AGEs are generated by aging and hyperglycemia, but with an accelerated rate in chronic diabetes (7). On their own, AGEs induce permanent abnormalities in extracellular matrix component function and have also been shown to be mutagenic (24). AGEs such as CML derived from glyceraldehyde and glycolaldehyde induce apoptosis and decrease viability in cultured Schwann cells, where they also increase the release of tumor necrosis factor-α and interleukin-6, as well as enhance activation of NF-κB (25). In the murine PNS, diabetes was associated with CML deposition, and its presence was unrelated to RAGE genetic status. This is an expected result, based on similar levels of hyperglycemia in WT and RAGE null diabetic mice driving the formation of AGEs such as CML. Although AGEs bind to other scavenger receptors, the best-characterized receptor for AGE is RAGE, which is a multi-ligand member of the immunoglobulin superfamily of cell surface molecules. AGE-RAGE ligation leads to cell activation and increased expression of extracellular matrix proteins, vascular adhesion molecules, cytokines, growth factors, and the generation of reactive oxygen intermediates. In vitro studies have identified RAGE to be important for mediation of neurite outgrowth and regulation of gene expression through NF-κB, a transcription factor, through the Ras–mitogen-activated kinase (MAP) kinase pathway (26). Activation of these signal transduction pathways may contribute to development of reactive oxygen species, such as with NADPH oxidase activation (27). One of these pathways includes activation of p21ras, followed by activation of p44/p42 MAP kinases and nuclear translocation of NF-κB (28,29). NF-κB–regulated gene expression is detected in pathological samples where both RAGE and AGEs are present at high levels. RAGE and NF-κB had an associated upregulation in nondiabetic DRG neurons (Fig. 8) and a prominent association in diabetic DRG neurons. In this study, diabetic WT mouse DRG neurons and Schwann cells also had upregulated C-Rel nuclear translocation. Together with data revealing upregulated IκB, these findings link RAGE to upregulation and expression of NF-κB.

In vitro studies have also shown that administration of AGEs in a high-glucose environment potentiates PKC activation (30,31) in both macrophages and renal tubular cells. AGE-induced modification of signal transduction pathways occur through the induction of PKC activation, but may also occur independent of PKC activation (32). In mesangial cells, the independent activation of NF-κB and PKC pathways due to AGE presence in vitro is thought to be an early event contributing to oxidative stress (33). The interaction of AGEs with RAGE also leads to perturbation of vascular and inflammatory cells (9,11,12,24,26,3436). RAGE and AGEs act to diminish vascular barrier function as demonstrated by the tissue-blood isotope ratio (37); vascular permeability may be reduced because of an enhanced expression of vascular cell adhesion molecule-1 (VCAM-1) (37,38). In our model, AGE- and RAGE-mediated changes of signaling pathways for NF-κB and PKC also target the diabetic PNS in our model.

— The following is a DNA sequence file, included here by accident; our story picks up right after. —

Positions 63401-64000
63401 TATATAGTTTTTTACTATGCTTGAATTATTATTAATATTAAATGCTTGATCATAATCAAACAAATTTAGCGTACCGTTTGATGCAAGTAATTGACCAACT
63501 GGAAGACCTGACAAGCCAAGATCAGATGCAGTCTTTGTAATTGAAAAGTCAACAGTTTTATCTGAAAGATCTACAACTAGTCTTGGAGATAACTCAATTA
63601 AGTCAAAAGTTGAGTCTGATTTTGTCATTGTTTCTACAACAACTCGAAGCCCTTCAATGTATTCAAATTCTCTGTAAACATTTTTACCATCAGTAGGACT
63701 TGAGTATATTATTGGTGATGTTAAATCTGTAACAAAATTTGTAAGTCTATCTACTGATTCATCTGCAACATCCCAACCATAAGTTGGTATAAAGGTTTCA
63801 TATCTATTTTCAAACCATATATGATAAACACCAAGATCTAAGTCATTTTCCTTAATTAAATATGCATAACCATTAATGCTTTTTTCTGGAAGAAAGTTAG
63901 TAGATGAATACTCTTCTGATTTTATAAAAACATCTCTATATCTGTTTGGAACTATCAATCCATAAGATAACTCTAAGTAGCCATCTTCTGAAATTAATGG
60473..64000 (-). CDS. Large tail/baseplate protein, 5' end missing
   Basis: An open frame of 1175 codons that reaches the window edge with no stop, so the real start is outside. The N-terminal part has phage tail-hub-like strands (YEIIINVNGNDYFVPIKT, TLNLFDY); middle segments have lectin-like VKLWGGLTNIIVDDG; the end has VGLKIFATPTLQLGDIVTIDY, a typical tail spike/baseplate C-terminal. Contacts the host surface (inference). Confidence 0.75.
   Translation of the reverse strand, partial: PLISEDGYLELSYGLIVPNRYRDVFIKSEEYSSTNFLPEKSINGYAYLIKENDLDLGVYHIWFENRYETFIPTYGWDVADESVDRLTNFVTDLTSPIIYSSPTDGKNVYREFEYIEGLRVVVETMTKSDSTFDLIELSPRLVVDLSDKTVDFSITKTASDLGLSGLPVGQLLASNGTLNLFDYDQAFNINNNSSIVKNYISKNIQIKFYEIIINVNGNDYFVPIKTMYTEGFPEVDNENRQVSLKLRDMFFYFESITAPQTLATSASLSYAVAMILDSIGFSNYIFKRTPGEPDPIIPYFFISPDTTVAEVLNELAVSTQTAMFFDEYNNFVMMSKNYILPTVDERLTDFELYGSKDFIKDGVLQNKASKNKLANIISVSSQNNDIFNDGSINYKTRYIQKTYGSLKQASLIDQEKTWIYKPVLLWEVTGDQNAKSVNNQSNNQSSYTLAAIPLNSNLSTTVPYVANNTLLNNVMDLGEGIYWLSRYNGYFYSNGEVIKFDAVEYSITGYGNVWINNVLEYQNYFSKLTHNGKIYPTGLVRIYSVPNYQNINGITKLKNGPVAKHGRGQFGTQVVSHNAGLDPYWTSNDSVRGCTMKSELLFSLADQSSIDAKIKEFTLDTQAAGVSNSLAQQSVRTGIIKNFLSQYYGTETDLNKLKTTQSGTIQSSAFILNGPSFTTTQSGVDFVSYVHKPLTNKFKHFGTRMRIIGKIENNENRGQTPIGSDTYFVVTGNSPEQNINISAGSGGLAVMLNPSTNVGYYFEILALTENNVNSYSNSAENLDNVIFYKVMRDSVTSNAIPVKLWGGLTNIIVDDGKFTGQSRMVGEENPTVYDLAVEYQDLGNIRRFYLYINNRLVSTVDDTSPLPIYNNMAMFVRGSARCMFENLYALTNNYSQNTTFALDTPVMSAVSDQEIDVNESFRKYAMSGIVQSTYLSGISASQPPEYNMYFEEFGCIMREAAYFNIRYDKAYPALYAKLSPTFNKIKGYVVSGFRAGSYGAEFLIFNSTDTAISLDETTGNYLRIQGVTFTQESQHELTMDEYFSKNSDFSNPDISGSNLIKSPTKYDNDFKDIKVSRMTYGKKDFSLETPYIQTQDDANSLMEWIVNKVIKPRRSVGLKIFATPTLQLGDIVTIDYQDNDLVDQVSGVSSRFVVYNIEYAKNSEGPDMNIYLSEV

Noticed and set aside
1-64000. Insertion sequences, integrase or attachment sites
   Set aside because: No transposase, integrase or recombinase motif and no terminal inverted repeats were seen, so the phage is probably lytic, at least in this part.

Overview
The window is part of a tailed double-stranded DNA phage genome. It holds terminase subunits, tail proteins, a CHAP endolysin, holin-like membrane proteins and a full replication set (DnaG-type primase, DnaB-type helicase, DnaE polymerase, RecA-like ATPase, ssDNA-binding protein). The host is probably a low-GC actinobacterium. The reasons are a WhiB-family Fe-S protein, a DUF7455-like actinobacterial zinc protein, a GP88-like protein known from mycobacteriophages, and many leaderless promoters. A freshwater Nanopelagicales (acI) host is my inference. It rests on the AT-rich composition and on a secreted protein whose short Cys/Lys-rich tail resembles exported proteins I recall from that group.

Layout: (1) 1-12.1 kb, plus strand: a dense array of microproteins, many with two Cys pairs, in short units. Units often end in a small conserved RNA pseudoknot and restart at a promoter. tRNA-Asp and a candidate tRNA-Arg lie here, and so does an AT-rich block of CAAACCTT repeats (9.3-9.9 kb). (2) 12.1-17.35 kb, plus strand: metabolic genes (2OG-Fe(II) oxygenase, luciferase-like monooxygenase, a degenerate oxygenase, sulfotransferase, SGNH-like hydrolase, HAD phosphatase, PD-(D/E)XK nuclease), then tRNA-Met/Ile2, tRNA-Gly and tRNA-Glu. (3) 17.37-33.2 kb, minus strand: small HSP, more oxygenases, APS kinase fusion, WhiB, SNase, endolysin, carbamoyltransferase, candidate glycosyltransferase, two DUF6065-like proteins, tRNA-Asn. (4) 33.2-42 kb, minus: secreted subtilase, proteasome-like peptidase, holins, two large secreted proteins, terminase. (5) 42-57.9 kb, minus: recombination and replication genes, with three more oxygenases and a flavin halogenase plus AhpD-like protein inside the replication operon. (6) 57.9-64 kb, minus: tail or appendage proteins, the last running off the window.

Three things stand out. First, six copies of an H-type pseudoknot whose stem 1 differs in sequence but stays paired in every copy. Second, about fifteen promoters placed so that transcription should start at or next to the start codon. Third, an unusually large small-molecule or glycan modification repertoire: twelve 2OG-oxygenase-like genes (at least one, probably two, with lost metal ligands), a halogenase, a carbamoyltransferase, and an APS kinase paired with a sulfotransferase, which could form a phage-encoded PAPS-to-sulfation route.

RAGE and diabetic neuropathy.

Mice with long-term experimental diabetes developed changes in both electrophysiology and structure of their nerves and sensory ganglia relative to nondiabetic control littermates. Beginning at the DRG, sensory neurons demonstrate atrophy (loss of neuronal area) and mild neuronal loss after prolonged diabetes (15,39). Within the mixed motor-sensory sciatic nerve, diabetic axons are smaller in caliber and have thinner myelin relative to control fibers. These fibers had parallel electrophysiological abnormalities with progressive loss of motor potentials (compound motor action potentials) and declines in conduction velocity. In the sensory-dominant sural nerve, diabetic mice had frank loss of axons with fibers undergoing degeneration, in addition to atrophy and myelin thinning. Sciatic-tibial sensory nerve conduction studies demonstrated impairment of electrophysiological parameters in diabetic nerves relative to controls. At the most distal site of the PNS, diabetic mice had a loss of epidermal nerve fibers. Thus, this model replicated most of the features of progressive human diabetic polyneuropathy.